your arms down. Bring your arms down like that. Reinforcement may be necessary
to bring out a reduced reflex. Reinforcement here just by
asking the subject to play tug of war with her hands. The normal reflex is a brisk
contraction of gastrocnemius, it’s reproducible but doesn’t
spread to other muscle groups. And the last and
final grading is hyperreflexia or
increased reflexes, where there is a brisk
contraction and some spread of reflexes. And finally,
ankle [INAUDIBLE] with a brisk upward movement of the foot
into dorsiflexion, with [INAUDIBLE] there will be a
repetitive movement of the foot. So here we’re gonna demonstrate
the discrepancy between knee reflexes and ankle reflexes. I’m gonna touch the patient’s
foot here, the knee reflexes are very brisk and
will be graded as three plus. You’ll notice that there
is spread of reflex to other muscle groups other
than just the quadriceps. Again, very brisk knee reflexes. Now focusing on the ankle,
there’s really no appreciable contraction of
the gastrocnemius muscle. So the Achilles
reflex is absent. Now to confirm that, I’ll ask
the patient to reinforce. We don’t need to look at that. Could you put your hands
together please, and play tug of war? Like this. Excellent, and one,
two, three, pull. So even with reinforcement
there’s no contraction of the gastrocnemius. On close up this is
the knee reflex with an excessive contraction
of the quadriceps. Notice the spread of reflexes
to abductor and aductor groups. I’ll do it one more time, okay. This will be graded as a three
plus because there is spread of reflexes. Okay. Now, a close up of
the gastrocnemius with an absent ankle reflex. No appreciable contraction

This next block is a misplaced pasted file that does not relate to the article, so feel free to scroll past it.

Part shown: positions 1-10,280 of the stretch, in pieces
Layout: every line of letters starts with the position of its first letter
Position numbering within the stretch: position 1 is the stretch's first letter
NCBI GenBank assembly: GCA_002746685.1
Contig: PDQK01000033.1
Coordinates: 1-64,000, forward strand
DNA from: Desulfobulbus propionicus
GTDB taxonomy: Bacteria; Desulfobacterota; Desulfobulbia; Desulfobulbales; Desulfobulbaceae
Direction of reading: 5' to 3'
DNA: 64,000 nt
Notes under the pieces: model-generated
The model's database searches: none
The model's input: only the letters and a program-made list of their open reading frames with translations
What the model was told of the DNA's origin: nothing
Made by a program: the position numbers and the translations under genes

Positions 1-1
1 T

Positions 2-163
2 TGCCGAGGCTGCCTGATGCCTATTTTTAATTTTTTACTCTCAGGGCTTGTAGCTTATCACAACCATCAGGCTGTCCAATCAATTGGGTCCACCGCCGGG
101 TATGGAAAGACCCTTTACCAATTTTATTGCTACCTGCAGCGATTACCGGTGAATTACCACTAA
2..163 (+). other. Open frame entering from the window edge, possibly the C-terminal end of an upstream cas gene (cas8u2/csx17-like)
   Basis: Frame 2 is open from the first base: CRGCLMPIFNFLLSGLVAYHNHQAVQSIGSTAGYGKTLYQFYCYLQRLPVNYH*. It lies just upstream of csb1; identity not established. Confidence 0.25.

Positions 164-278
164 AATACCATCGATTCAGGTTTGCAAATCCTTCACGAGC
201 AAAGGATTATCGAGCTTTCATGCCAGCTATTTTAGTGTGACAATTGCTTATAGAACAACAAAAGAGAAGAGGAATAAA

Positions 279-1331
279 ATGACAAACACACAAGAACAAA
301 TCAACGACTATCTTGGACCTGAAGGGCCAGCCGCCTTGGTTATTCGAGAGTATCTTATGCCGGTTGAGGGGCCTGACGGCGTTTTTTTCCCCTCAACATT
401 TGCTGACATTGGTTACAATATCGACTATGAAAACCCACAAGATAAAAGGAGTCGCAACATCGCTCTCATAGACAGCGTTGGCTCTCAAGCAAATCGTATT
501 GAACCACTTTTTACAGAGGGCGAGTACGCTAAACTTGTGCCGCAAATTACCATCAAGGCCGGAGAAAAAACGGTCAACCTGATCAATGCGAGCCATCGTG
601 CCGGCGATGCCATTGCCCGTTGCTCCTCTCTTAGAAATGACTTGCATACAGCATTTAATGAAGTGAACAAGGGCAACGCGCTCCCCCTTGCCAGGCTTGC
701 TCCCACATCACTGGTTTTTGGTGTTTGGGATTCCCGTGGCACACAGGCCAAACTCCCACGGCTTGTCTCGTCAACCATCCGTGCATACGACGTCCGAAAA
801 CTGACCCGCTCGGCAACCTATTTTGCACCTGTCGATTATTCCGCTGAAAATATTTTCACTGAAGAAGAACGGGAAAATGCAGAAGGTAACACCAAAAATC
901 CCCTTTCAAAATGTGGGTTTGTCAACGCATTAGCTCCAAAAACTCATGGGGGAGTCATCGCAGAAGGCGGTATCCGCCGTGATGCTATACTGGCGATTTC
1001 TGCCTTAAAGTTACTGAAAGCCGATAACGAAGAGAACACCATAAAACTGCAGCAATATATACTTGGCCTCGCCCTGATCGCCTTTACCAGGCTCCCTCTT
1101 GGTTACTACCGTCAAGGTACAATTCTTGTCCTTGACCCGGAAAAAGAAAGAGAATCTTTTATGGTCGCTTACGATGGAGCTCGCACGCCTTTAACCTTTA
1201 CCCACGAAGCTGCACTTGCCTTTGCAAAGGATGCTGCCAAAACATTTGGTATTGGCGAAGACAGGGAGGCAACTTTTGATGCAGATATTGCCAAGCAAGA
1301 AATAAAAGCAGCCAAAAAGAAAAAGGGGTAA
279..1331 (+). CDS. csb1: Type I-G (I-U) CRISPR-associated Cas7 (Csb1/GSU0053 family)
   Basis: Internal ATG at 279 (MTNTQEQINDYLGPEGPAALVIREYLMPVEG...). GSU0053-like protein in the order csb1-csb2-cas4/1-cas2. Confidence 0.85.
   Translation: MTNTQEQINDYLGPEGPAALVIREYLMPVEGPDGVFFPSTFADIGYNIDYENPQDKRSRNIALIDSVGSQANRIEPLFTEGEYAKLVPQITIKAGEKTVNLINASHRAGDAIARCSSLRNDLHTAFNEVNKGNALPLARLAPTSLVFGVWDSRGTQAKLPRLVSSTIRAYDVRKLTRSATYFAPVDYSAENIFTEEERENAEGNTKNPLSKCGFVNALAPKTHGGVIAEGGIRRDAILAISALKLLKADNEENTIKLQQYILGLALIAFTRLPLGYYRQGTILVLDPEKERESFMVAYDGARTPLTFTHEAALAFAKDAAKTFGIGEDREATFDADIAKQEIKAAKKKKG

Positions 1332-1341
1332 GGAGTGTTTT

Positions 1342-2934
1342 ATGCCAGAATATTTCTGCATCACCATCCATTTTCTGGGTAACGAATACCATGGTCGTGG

of the gastrocnemius. Notice that there’s
sometimes a little bit of bounce within the muscle but
this is not true contraction. This is just from the mechanical
percussion of the reflex hammer, again this is not
a true contraction. This would be graded as zero,
no reflexes.

7 Replies to “HIV Neuropathy Screening Exam with Grading Reflexes”

  1. I found this neuropathy treatment “gowo shocking plan” (Google it)for my mommy who suffers from the pain of neuropathy. I took a chance reading the guide and instruct her to follow it. My mother felt an improvement immediately. I am just happy that her condition has improved because if it. This is an excellent guide, and I am glad that she finally discovered the solution to her neuropathy!

  2. My feet and hands are affected with neuropathy. And finally I found something which works. And you know, I was kind of doubtful about it in the beginning, being that I tried pretty much everything. But absolutely nothing worked. But this neuropathy treatment solution “gowo shocking plan” (Google it),this stuff is effective. It truly amazed me.

  3. I'm researching best natural cure for neuropathy and found an awesome website at Nats Neuro Site (google it if you are interested)

Add a Comment

Your email address will not be published. Required fields are marked *